Debates about editorial proprieties have been at the center of Emily Dickinson scholarship since the 1981 publication of the two-volume Manuscript Books of Emily Dickinson, edited by Ralph W. Franklin. Many critics have since investigated the possibility that autograph poems might have primacy over their printed versions, and it has been suggested that to read Dickinson in any standard typographic edition is effectively to read her in translation, at one remove from her actual practices. More specifically, it has been claimed that line arrangements, the shape of words and letters, and the particular angle of dashes are all potentially integral to any given poem's meaning, making a graphic contribution to its contents. In Measures of Possibility, Domhnall Mitchell sets out to test the hypothesis of Dickinson's textual radicalism, and its consequences for readers, students, and teachers, by looking closely at features such as spacing, the physical direction of the writing, and letter-shapes in hand-written lyric and epistolary texts. Through systematic contextualization and cross-referencing, Mitchell provides the reader with a critical apparatus by which to measure the extent to which contemporary approaches to Dickinson's autograph procedures can reasonably be formulated as corresponding to the poet's own purposes.
Domhnall Mitchell is professor of nineteenth-century American literature at the Norwegian University of Science and Technology at Trondheim. He was the recipient of a Houghton Library Fellowship from Harvard in 2001 and a Copeland Fellowship from Amherst College in 2002. Mitchell's other work includes Emily Dickinson: Monarch of Perception.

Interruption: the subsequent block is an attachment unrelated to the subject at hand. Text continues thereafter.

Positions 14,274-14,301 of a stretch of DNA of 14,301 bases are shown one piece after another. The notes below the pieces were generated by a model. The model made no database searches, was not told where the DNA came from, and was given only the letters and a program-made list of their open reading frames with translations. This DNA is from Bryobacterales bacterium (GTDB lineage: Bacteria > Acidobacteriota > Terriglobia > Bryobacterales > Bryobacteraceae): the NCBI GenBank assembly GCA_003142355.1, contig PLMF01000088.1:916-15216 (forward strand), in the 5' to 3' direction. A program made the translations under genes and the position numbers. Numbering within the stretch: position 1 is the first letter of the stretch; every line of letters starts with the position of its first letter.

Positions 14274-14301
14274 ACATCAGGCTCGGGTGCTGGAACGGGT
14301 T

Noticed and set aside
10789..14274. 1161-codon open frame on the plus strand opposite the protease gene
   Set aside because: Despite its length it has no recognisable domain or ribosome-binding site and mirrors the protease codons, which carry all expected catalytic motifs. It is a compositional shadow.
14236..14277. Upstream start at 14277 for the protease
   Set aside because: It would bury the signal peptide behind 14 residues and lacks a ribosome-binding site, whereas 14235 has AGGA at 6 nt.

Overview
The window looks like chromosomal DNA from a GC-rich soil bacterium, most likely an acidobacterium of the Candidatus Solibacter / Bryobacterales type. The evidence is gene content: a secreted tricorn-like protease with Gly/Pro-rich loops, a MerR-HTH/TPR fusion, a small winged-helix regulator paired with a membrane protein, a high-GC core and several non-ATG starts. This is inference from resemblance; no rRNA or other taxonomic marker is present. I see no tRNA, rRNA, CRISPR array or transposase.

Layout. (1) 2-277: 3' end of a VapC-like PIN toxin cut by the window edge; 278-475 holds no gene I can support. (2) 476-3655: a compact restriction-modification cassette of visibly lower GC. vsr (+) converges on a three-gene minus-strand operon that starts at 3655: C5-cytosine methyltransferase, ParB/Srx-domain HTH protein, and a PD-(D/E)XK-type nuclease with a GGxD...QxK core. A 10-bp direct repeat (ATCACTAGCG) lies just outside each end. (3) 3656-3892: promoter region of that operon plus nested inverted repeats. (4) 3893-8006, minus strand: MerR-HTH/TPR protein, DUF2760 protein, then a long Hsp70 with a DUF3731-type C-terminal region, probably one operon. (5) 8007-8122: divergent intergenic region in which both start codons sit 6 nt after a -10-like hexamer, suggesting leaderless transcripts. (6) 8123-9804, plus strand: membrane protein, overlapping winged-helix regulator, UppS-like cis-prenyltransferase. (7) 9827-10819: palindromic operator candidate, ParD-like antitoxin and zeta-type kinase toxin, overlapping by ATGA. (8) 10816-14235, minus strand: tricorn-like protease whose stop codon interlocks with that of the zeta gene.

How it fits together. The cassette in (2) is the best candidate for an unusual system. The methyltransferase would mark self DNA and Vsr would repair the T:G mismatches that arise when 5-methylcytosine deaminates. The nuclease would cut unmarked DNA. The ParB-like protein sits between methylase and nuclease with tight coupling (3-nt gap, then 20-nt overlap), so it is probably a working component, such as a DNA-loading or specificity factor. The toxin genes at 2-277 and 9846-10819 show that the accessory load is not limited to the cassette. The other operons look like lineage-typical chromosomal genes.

"In this admirable and ambitious study, Domhnall confronts the thorny question of whether any set of editing practices can adequately represent in print the distinctive characteristics of Emily Dickinson's writing.... This book will do for our generation of Dickinson scholars what Franklin's The Editing of Emily Dickinson did in the wake of the Johnson edition, but it will draw a lot more attention because editing issues now claim a tremendous amount of attention in ways that force everyone who proposes to write on Dickinson (or perhaps even to teach her poems) to arrive at some sort of considered justification for individual choices. This will be an important and timely book - and a controversial one." - Jane Donahue Eberwein, editor of An Emily Dickinson Encyclopedia; "Domhnall Mitchell's critical persona is witty and humane, engaging and astute.... the book is sure to have a major impact on Dickinson studies and on editorial politics and practices further afield." - Vivian Pollak, author of Dickinson: The Anxiety of Gender"
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